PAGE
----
September 2017, Part I

pfpSeptember 2017, Part I


National Retail Federation Launches Rise Up In Baltimore. On September 9, The Baltimore Sun reported on the National Retail Federation’s (NRF) Rise Up test pilot in Baltimore, Maryland. NRF created the training curriculum by incorporating two existing credentialing programs and has engaged local nonprofits to teach the classes. Upon completion, students receive a retail certification and are guaranteed interviews with retailers including Under Armour, Crate & Barrel and Target. “Many retailers, especially at this time of year, find it challenging to identify and retain entry-level talent,” said Ellen Davis, Executive Director of the NRF Foundation. “People who go through the retail industry fundamentals training are better candidates than the typical applicant for an entry-level job.”


Detroit Chef Helps Others Break Into Service Sector. In an interview with the Detroit Metro Times, chef and culinary entrepreneur Maxcel Hardy discussed his efforts to help African-Americans break into the city’s growing restaurant industry. Before returning to Detroit last year, Hardy worked as former NBA star Amar’e Stoudemire’s personal chef and ran top kitchens in Florida and New York. His newest restaurant, River Bistro, is staffed by an all-black crew of cooks and chefs who aspire to run their own businesses one day. “I don’t think there were a lot of opportunities for [black chefs] in the past to be restaurateurs — it was a thing to be cooks and dishwashers in the back of the house, but you didn’t see many notable chefs at the forefront…I want to help change that,” said Hardy.


WSJ: Technology Creates More, And Better-Paying, Retail Jobs Than It Cuts. On September 5, the Wall Street Journal’s Greg Ip examined how the rise of e-commerce is creating more, and better-paying, jobs than have been lost in traditional retail. According to Ip, recent anxiety over artificial intelligence and other forms of technology often overlooks how innovation is helping to increase the productivity and earning potential of employees. “Companies don’t use automation simply to produce the same thing more cheaply,” he writes. “Instead, they find ways to offer entirely new, improved products. As customers flock to these new offerings, companies have to hire more people.”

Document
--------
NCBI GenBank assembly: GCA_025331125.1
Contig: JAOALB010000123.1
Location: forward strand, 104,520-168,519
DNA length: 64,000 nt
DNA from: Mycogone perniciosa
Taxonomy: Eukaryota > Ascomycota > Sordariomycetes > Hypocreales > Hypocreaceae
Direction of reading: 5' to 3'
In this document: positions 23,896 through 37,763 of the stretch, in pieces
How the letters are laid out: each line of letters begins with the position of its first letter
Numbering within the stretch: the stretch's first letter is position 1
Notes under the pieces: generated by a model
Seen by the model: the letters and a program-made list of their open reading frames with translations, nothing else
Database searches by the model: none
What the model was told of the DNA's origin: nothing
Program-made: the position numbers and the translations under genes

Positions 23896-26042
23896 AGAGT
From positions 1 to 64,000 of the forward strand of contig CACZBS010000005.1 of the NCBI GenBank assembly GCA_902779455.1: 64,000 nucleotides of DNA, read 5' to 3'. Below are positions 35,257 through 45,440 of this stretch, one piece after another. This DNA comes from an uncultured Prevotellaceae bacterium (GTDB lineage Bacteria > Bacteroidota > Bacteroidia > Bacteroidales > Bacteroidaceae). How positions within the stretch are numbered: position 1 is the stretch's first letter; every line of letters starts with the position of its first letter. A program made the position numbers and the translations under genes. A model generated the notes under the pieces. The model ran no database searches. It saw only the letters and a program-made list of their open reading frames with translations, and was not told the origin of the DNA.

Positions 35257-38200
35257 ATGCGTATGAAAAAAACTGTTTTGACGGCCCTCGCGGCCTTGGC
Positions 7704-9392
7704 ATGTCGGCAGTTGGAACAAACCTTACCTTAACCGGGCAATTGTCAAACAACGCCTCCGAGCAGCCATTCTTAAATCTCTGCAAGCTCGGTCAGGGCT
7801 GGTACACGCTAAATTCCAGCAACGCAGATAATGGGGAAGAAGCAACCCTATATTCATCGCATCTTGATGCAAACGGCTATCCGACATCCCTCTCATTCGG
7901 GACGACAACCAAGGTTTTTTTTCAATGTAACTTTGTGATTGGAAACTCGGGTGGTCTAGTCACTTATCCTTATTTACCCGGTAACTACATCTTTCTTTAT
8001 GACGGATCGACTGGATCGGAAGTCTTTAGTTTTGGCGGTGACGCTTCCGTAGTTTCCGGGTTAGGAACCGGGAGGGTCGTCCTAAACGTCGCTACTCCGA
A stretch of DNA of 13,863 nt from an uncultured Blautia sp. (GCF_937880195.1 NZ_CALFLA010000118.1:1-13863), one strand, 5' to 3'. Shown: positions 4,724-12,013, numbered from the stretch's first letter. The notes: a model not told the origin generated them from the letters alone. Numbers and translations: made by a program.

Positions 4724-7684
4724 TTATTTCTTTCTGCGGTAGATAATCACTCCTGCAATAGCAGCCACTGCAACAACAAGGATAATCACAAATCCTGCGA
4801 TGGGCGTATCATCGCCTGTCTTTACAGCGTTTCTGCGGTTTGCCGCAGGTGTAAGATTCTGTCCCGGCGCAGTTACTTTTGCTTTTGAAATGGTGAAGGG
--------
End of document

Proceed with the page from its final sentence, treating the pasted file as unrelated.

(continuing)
Empowerment Is Key To Restaurant Success. Washington, D.C. restaurant owners Anthony Lupo and Brian Schram recently joined NRF podcast Retail Gets Real to discuss how their business has adapted to changes in technology, food trends and customer expectations. By fostering a company culture where staff is empowered, Lupo and Schram have guided restaurants Scarlet Oak and Southern Hospitality to below average turnover. “Lead by example with your staff in creating the atmosphere that you’d like,” Schram said.


Online Platform Reinvents Retail Associate Training. STORES Magazine recently profiled Myagi, an online associate e-learning platform utilized by over 120 retailers and brands worldwide that uses machine learning to deliver the right training content to associates at the right time. “The sales associate of the future has to be more than just operationally proficient — they need to be an experience maker,” says Myagi co-founder and president Turner McLeod. “That involves far more than just giving them the first five steps to ringing up a sale. It involves educating them on how to deliver exquisite service, providing them with the knowledge needed to better serve customers and working to develop sharp problem-solving skills.”


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